(First published in the Philippine Daily Inquirer, Business Monday, January 21, 2013)
Masbate is known for its rolling hills, rich pasture, natural reefs, unpolluted seashores, and gold mines. Not yet a tourist destination, it is considered among the Philippines’ well-kept secrets.
Masbate is likewise dubbed the country’s Cattle Capital, with flora and terrain ideal for raising cattle and other livestock.
The province is also home to modern economic heroes, with a proliferation of OFWs credited for having kept the economy afloat even during years we were Asia’s ‘basket case.’
Despite a dollar-earning population, communities have not thrived as expected. Blame this partly on the inability of OFWs and their families to put their income to productive use.
Nowadays, hopes are high change is about to take place.
OBAC and CRED
The center of change is the town of Baleno where the 57-member organization called OFW Baleno Chapter (OBAC) is based. Founded in 2009, OBAC is composed of OFWS working abroad and those who have returned. Spouses of OFWS also qualify for membership as do parents of single OFWs.
OBAC was formed to improve the lives of OFW families by enhancing their income through entrepreneurship projects. However, as members bided their time, these goals were put on hold.
The inertia was breached last year when OBAC was invited to take part in the project Channelling Remittances for Enterprise Development (CRED) by the International Organization for Migration (IOM), Small Enterprises Research and Development Foundation (SERDEF), and UP Institute for Small-Scale Industries (UP ISSI). Funded by the Millennium Development Goal Achievement Fund , the project was implemented within the framework of the UN Joint Program on Alternatives to Migration: Decent Jobs for Filipino Youth.
According to CRED Project Director Nida Lavador of SERDEF, the project started in 2010 as a study to formulate model schemes for channeling overseas remittances to productive, sustainable use for the benefit of the migrant workers, their families and communities.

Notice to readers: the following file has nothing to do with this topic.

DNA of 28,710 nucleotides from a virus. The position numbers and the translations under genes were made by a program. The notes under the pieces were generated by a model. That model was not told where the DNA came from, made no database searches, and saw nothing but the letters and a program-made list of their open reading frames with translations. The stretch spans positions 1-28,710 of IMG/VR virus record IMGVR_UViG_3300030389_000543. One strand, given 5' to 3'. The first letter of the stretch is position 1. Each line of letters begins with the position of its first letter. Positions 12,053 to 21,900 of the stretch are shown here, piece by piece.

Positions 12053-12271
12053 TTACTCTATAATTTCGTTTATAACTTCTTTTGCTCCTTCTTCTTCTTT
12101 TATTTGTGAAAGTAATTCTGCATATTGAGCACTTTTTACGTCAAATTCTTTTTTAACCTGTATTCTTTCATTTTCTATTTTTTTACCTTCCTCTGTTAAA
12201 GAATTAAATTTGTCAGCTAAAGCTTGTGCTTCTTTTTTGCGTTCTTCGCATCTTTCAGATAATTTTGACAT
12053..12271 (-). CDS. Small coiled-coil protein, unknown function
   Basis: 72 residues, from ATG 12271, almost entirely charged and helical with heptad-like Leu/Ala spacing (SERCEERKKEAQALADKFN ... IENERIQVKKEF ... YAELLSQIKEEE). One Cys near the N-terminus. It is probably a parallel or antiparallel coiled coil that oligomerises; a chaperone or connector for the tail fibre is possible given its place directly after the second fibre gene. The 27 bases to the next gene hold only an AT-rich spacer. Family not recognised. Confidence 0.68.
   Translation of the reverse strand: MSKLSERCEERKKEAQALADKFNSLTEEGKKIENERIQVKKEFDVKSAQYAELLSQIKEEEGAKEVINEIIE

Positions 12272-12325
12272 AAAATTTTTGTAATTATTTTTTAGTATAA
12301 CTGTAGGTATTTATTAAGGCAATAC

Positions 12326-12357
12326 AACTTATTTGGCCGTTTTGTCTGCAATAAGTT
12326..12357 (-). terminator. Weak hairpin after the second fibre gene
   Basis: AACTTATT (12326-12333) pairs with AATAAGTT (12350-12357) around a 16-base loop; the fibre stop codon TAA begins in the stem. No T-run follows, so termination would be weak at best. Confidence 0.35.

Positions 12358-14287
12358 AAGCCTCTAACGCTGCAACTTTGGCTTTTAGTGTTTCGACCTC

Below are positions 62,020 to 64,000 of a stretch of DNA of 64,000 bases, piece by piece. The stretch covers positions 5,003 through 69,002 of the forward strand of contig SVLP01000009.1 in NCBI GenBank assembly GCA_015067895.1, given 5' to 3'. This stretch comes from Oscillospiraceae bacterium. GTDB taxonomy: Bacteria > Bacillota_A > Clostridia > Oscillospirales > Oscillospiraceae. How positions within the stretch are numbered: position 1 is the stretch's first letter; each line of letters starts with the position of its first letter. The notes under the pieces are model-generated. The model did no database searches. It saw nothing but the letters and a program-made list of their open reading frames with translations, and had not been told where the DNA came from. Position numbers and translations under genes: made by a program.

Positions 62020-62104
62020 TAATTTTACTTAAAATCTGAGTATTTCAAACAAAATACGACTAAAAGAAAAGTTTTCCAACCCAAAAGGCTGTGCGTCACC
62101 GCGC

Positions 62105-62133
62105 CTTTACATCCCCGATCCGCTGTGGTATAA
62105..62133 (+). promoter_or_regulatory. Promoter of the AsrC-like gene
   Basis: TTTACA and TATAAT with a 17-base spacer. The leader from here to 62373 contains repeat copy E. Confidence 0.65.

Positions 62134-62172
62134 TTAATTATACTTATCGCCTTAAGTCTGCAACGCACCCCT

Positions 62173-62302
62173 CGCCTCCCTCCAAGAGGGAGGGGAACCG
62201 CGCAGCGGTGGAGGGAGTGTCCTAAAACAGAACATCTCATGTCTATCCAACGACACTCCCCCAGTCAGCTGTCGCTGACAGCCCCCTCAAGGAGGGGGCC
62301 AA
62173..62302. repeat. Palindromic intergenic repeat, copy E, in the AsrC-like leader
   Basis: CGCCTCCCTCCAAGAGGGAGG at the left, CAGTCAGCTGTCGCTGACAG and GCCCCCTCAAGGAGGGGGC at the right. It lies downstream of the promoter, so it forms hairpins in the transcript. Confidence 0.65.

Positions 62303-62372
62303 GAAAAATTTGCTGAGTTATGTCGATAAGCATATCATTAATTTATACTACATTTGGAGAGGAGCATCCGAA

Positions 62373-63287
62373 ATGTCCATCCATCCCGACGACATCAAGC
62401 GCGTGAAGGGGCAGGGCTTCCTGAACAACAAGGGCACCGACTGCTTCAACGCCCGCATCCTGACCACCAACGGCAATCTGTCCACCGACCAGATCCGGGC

The study recommended redirecting the money to enterprise creation through market interventions to trigger socio-economic growth in the target provinces.
Using the value chain analysis approach, it identified priority industries to be supported for each of three pilot areas in the country.
One of the CRED pilot provinces is Masbate; and here the industry to support is goat-raising.
OBAC goat farm
In October 2012, a year after the project’s inception, the OBAC Goat Farm began.
The farm is a 1.5 hectare meadow by the seaside, accessible to the main road, and with electrical facility.
Though less than a dozen goats graze there as of now, dozens more are soon expected when the much-awaited grant from the Overseas Workers Welfare Administration (OWWA) is released.
OBAC members paid an equity of P2,000 each, most of which went to the building of animal shelters, planting of the forage, fencing of the farm, and other preparations.
This early, there is widespread optimism about the prospects of the venture. OBAC Board Chairman Edgar Ulanday explains why: “There is always a market for goat and goat meat. At present, the supply isn’t enough to meet the demand. We are in contact with agents selling goat to Manila, Batangas, and other places.”
That they are supported by CRED partner-agencies with various forms of help further encourages the members of the OBAC to persist.
Training and other interventions
OBAC President Rofil Ramirez recalls it was in December 2010 that he was invited to attend an orientation in Makati City. “At first I had in mind hog-raising for our group. However, the briefing convinced me goat-raising was more viable because feeds would be inexpensive as we can grow the forage.”
Technical training was then conducted by the Department of Agriculture, where goat-raising expert Willy Melmida taught them the basics – selecting breeds, planting forage, sourcing water, building cages, caring for the young, weaning, de-horning, deworming, immunization and other simple treatments for sick livestock.
CRED also provided the OFW-members training in entrepreneurship and business planning with resource persons from the SERDEF, UP ISSI and Department of Trade and Industry.
Post-training interventions took the form of mentoring in bookkeeping, records-keeping, inventory control, and assistance in applying for grants and loans.
There is also continuing support from various agencies, Ramirez says. “Mr. Willy (Melmida), the DA expert, is always on call. OWWA is giving us computer training. We also ask help from the municipal veterinarian, the provincial office, etc.”
Lavador confirms the multi-sectoral nature of the project. “Long after the IOM-SERDEF leaves the area, the LGUs and DTI, DOLE, DOST, LandBank, and OWWA provincial offices would still be around to support the OFWs and OFW-groups.” The partners’ commitment ensures sustainability, she adds.
According to Luisa Lee, Project Manager for Masbate, CRED spawned not only group enterprises, but also individual businesses for Baleno’s OFWs.
Federico Salivio, Jr., a nautical engineer and 15 years a seaman with ARAMCO, put up his own goat farm with a starting stock of nine does and one buck, after attending technical and entrepreneurship training.
Joanna Medina, married to an OFW, also joined the training and now has a general-merchandise store in Masbate City. There are others already in business to begin with – like furniture-maker Joe Esquilona and fishpond-owner Charmie Bello – who are expanding their operations with help from CRED.